|US regulatory Framework and Policy; Case Studies for Organic Agricultural Development|
In the early period, standards were developed by farmers who had been incorporating organic methods popularized by Rodale and based on shared knowledge. The standards only included production practices with an emphasis on soil health and natural methods for pest, weed, and disease control. These early standards did not have broad public input and were owned by the farmer organizations (CCOF, Tilth, OCIA, NOFA) and certification businesses (FVO). OCIA and FVO standards reflected IFOAM standards.
By 1980, at the urging of the organic farmer organizations, several states began to regulate the organic label generally to protect consumers from fraud. By the late 1980s there were 13 state laws and regulations about organic production and labeling, with a variety of approaches to certification and enforcement. The number of private standards and certification agencies had increased to 35.
In 1985 the Organic Foods Production Association (OFPANA) was formed by US and Canadian traders, farmers, and certification agencies to produce a North American combined standard and accreditation of certifiers to bring consistency and value to the organic label. As a reaction to this initiative, the Center for Science in the Public Interest, the National Association against the Misuse of Pesticides, and Rural Advancement Fund International advocated for a national law for organic production, handling, and labeling. In a series of meetings between Kathleen Merrigan, agricultural aide to Senator Leahy, and the environmental, consumer, and organic farm organizations, there was agreement on a national standard for organic production, handling, and labeling, and a national accreditation program to approve certification agencies.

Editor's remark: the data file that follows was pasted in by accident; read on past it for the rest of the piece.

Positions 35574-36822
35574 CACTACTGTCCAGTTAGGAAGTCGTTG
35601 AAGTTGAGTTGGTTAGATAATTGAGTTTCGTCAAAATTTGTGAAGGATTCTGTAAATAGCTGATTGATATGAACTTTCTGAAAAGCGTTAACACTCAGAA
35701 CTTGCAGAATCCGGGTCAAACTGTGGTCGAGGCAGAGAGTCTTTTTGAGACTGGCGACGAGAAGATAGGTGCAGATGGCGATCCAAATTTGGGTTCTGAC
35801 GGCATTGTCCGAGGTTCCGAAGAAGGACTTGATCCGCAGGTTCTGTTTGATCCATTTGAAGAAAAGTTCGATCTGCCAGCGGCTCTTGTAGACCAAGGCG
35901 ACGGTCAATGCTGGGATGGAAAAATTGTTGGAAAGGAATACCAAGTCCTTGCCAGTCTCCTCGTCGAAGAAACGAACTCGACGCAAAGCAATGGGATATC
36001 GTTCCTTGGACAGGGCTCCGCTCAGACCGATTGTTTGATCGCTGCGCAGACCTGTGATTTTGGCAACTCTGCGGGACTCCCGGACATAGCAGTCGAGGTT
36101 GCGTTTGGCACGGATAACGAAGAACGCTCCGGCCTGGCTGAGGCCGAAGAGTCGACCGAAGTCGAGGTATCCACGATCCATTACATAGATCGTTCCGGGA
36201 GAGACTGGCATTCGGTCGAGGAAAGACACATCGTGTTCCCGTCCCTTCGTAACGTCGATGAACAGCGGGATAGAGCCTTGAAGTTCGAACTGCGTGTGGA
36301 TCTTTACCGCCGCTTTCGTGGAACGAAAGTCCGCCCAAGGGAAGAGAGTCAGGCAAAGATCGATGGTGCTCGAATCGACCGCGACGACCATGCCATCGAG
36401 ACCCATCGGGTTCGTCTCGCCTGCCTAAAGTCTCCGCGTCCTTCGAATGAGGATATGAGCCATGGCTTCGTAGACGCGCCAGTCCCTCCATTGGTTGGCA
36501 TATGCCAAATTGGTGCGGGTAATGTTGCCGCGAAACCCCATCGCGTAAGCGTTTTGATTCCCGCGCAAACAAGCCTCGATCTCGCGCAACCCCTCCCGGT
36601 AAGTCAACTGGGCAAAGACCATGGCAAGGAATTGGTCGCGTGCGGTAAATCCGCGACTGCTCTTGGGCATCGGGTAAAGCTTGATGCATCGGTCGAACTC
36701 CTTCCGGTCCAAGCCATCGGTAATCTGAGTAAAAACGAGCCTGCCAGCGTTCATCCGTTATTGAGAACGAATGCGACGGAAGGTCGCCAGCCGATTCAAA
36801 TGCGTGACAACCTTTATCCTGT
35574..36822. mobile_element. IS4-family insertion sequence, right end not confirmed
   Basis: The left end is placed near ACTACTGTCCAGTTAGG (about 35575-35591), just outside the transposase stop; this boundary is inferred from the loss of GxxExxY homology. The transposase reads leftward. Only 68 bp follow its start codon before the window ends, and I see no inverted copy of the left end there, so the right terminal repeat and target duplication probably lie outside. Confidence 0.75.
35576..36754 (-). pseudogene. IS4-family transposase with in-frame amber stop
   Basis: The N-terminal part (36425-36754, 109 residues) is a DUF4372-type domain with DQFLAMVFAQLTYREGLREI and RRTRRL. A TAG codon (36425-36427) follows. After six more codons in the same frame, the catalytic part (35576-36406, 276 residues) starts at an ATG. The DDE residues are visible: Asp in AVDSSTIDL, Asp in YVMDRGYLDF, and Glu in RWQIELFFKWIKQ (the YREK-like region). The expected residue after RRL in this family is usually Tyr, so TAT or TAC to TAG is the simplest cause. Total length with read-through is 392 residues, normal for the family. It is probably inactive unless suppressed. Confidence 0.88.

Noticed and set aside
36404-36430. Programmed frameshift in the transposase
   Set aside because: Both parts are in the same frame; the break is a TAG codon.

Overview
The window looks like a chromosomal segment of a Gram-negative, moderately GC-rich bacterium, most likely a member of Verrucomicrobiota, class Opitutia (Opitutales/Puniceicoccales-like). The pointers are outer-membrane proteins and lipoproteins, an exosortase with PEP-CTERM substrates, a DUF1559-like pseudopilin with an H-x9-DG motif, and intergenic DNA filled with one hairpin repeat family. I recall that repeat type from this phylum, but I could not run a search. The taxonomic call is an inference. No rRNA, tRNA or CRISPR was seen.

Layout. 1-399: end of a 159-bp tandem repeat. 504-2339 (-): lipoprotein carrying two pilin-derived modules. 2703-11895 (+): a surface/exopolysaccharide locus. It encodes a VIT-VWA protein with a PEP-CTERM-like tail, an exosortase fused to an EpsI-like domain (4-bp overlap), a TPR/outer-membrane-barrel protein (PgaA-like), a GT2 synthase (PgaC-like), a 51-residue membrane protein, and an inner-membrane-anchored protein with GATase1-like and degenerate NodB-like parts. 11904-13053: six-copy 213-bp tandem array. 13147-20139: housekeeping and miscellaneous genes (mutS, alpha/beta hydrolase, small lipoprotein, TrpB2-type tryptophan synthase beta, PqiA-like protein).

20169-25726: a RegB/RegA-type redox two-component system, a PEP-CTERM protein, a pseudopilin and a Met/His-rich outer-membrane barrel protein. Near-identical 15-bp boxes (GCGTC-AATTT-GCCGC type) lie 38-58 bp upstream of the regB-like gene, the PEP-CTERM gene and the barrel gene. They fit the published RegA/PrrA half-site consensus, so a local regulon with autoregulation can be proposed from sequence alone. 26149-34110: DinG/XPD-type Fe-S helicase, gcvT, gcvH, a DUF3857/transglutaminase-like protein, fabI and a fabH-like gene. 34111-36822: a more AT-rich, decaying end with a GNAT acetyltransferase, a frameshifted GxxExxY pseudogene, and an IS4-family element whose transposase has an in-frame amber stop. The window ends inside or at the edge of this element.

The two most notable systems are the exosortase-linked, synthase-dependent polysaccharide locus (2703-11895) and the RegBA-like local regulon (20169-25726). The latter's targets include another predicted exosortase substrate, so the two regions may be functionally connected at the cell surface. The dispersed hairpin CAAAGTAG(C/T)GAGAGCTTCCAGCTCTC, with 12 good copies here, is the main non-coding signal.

The Organic Foods Production Act (OFPA) [Title XXI of the 1990 Farm Bill] passed in Congress. After 10 years of intensive stakeholder participation a final regulation was completed in 2000 [National Organic Program: Final rule 7 CFR Part 205. [Docket Number: TMD-00-02-FR], RIN: 0581-AA40 (Dec 21, 2000)] and implemented in 2002. The introduction of national government regulations has expanded the market for organic products. 60% of consumers look for the USDA Organic label when they purchase organic products. For export markets the organic sector has urged the US government to negotiate equivalency or recognition agreements to help solve the regulatory barriers.
Now that there is an implemented national standard for organic and common ground has been established, the alliances among stakeholder groups have broken down. Individuals and stakeholder groups expect that the National Organic Standards Board will sort through the different opinions and create compromise positions to present to the US National Organic Program (NOP) In addition, new watchdog organizations have emerged to monitor the NOP, but are motivated by specific interests beyond organic production practices, such as family farms, food safety, government accountability and local agriculture and trade.
Organic agriculture policy
The NOP is considered by the government as a labeling and marketing regulation, not an endorsement of organic farming and not a food safety or conservation regulation. In 2002 Congress recognized organic as a good agricultural practice. This recognition opened access to crop insurance and agricultural disaster programs that previously had been closed to organic farmers.
It has taken the combined efforts of various stakeholders to lobby for sufficient money from Congress. Funds have been allocated to support the implementation and enforcement of the National Organic Program, to support research on organic methods, and for a cost-share program to help farmers and handlers cover the cost of certification. The successes achieved in gaining government financial support for organic are overshadowed by the size of the national budget to support GMOs and farm subsidies based on conventional practices. Because there has not been extensive government support either in policies or funding, the organic sector has remained market-driven.
(Author: Katherine DiMatteo)
Further reading on Early Organic Sector Development In the US:
Case Study Overview
Organic Agricultural Conditions
Early Organic Agricultural Development
Organic Market Development
Regulatory Framework and Policy
Supporting Structures and Lessons Learned
(Adapted From IFOAM, Building Sustainable Organic Sectors)
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